Species-level correlations were strongly linked to the trophic group a species is affiliated with. While herbivores increased, all other groups showed declining populations. Herbivore species may benefit from changes in tree composition (see above). Furthermore, in a warming climate, plant defence may be lowered and herbivore performance increased84,85, which could foster population growth rates at least for generalists, thus selectively promoting herbivores but not other trophic groups. Carnivores are typically more sensitive to environmental change38 and have disproportionate local extinction risk60. Concurrent with declines in omnivores and myceto-detritivores (i.e. decomposers), these changes in species’ populations may shift food webs86 and affect important ecosystem functions including nutrient cycling and pest control87,88. Such a reduction in ecosystem functions could be accentuated by climate uncertainty, which might even increase the probability of herbivore outbreaks89.

Insects in German forests have been declining in the majority of sites and species across trophic groups (except herbivores). Temporal changes in insect populations are complex and can rarely be associated to a single environmental variable. A multitude of factors that are often inherently related and difficult to disentangle, recently named the “death by a thousand cuts”3, may contribute to declines. Our results indicate that declines are at the site level linked to resources that could be fostered with a targeted forest management. Currently, forest areas with a natural tree species composition that are not managed or managed at lower intensity than in the past are increasing in Central Europe, and various silvicultural systems potentially beneficial for insects such as retention forestry, continuous cover forestry and natural regeneration are being implemented. While those forests will take a long time to resemble primeval forests, they may still contribute to halt and ultimately reverse the at present predominating losses. Notably, decline at species level was not uniform but related to species’ traits, particularly trophic group, likely transferring into changes in food webs. While we only begin to understand the extent and consequences of insect decline in forests, not least because changes in populations are often gradual and response may lag behind, consequences for the functioning of forest ecosystems merit our attention.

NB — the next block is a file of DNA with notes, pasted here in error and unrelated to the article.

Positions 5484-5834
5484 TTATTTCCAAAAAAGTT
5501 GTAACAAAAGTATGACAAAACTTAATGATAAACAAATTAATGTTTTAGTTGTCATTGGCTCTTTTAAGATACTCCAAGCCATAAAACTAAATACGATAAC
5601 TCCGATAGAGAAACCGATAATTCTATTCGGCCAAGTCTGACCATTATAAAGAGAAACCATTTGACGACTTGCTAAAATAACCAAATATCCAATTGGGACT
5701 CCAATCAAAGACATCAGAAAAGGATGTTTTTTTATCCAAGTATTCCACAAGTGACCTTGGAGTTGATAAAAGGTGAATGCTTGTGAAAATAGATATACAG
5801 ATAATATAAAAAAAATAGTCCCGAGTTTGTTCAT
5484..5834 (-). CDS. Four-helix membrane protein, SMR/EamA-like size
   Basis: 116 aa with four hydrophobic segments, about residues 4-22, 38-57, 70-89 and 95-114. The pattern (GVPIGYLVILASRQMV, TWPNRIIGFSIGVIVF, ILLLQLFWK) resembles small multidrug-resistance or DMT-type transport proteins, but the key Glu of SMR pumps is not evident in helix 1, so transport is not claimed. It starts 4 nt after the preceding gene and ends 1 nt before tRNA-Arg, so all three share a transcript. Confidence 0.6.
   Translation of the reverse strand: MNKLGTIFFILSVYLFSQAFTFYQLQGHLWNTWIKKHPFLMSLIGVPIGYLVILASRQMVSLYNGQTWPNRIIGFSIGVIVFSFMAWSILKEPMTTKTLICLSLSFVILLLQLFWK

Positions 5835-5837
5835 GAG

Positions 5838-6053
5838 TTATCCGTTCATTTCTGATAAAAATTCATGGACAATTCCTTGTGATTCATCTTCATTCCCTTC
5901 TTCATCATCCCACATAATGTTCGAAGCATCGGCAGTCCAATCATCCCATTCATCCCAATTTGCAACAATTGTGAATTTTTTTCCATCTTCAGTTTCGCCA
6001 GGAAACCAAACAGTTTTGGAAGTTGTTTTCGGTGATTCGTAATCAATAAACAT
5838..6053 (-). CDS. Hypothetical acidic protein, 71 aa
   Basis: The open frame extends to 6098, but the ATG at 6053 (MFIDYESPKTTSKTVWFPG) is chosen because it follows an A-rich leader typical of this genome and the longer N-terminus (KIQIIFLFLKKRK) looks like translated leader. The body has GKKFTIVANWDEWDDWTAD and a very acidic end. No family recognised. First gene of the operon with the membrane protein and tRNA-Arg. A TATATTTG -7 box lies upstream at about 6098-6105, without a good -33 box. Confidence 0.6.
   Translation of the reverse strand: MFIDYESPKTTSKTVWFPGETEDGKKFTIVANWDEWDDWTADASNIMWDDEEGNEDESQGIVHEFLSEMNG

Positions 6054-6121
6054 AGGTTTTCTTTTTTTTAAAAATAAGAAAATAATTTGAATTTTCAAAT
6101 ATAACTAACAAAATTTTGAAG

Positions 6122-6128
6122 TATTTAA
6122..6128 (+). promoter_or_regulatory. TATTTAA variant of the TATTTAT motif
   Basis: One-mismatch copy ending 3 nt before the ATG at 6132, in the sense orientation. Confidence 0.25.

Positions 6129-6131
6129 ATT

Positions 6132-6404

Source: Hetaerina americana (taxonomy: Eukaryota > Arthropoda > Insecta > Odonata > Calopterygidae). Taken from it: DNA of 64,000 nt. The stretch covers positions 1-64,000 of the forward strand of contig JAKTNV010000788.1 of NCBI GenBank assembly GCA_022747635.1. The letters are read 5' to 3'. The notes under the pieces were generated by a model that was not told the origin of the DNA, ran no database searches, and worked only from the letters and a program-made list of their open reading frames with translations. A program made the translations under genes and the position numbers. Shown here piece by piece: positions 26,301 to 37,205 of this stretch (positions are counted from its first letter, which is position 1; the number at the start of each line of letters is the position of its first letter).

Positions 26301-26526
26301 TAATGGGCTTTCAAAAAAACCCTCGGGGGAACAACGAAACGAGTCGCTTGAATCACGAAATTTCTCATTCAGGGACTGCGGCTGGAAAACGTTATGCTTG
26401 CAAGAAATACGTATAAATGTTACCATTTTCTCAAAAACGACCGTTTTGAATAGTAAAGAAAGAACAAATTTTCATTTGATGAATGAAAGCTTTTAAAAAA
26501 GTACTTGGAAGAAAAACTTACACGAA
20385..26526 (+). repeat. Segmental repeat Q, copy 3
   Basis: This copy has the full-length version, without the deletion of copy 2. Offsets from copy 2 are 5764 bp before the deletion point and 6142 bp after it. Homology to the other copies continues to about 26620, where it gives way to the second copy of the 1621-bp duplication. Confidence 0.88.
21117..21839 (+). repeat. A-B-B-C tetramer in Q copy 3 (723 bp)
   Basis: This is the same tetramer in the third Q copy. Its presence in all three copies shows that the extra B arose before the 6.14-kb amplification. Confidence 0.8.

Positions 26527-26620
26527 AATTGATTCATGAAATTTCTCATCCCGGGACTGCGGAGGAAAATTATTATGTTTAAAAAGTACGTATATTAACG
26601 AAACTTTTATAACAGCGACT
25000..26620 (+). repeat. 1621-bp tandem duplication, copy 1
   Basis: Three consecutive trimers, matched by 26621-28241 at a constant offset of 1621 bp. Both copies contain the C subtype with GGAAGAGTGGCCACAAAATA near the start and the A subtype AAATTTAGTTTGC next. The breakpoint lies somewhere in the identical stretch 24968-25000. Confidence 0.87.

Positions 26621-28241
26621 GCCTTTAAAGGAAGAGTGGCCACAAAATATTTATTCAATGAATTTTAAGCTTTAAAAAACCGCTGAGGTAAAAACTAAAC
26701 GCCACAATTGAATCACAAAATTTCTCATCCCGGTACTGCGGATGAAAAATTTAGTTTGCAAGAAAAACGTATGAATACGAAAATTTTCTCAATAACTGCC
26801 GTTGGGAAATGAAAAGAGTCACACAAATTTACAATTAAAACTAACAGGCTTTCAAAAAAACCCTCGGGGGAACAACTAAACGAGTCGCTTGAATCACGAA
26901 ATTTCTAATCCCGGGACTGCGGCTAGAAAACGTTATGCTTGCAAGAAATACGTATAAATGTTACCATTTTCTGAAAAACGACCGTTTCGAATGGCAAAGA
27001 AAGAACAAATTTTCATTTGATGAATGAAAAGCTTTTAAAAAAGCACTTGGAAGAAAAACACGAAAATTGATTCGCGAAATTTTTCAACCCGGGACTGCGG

Study sites

The study was conducted in three regions of Germany (Schwäbische Alb, Hainich-Dün, Schorfheide-Chorin) as part of the Biodiversity Exploratories41 (Supplementary Fig. 1). Study regions differ in climate and topography, covering a broad range of conditions representative of temperate forests in Central Europe. Sites in the Schwäbische Alb in the southwest are at an elevation between 460-860 m a.s.l. with a mean annual temperature of 6–7 °C and a mean annual precipitation of 700–1000 mm. The Hainich-Dün region is in the geographic center of Germany at 285–550 m a.s.l. with 6.5–8 °C and 500–800 mm. Schorfheide-Chorin is in the northeastern German lowlands at 3–140 m a.s.l., and the warmest and driest of the three regions with 8–8.5 °C and 500–600 mm.

A total of 140 forest sites (49 in Schwäbische Alb, 50 in Hainich-Dün, 41 in Schorfheide-Chorin) were originally selected from a large pool of candidate sites by a stratified, random sampling procedure. Thus, the design rules out site-selection biases arising from deliberately choosing sites with high abundance or diversity at the beginning of a time series62. Each study site measures 100 m × 100 m (1 ha) and is embedded within larger management units (to minimize potential edge effects) that have been continuously forested for a long time with no recent change in land cover. Sites in each region include a broad range of forest types representative of the conditions per region and of forests in Germany90. Forests differ in management intensity, spanning a gradient from unmanaged beech forest to intensively managed pure stands of conifers (spruce and pine). The potential natural vegetation in all regions is a temperate broad-leaved forest dominated by European beech (Fagus sylvatica). European spruce (Picea abies) and Scots pine (Pinus sylvestris) are native in Central Europe but would be absent (spruce) or very rare (pine) in the study regions under natural conditions. In the Schwäbische Alb and Hainich-Dün, sites consist of European beech and European spruce, while in Schorfheide-Chorin sites are in beech and Scots pine forests. Forests are managed by the respective owners or tenants, with no influence of researchers in management decisions.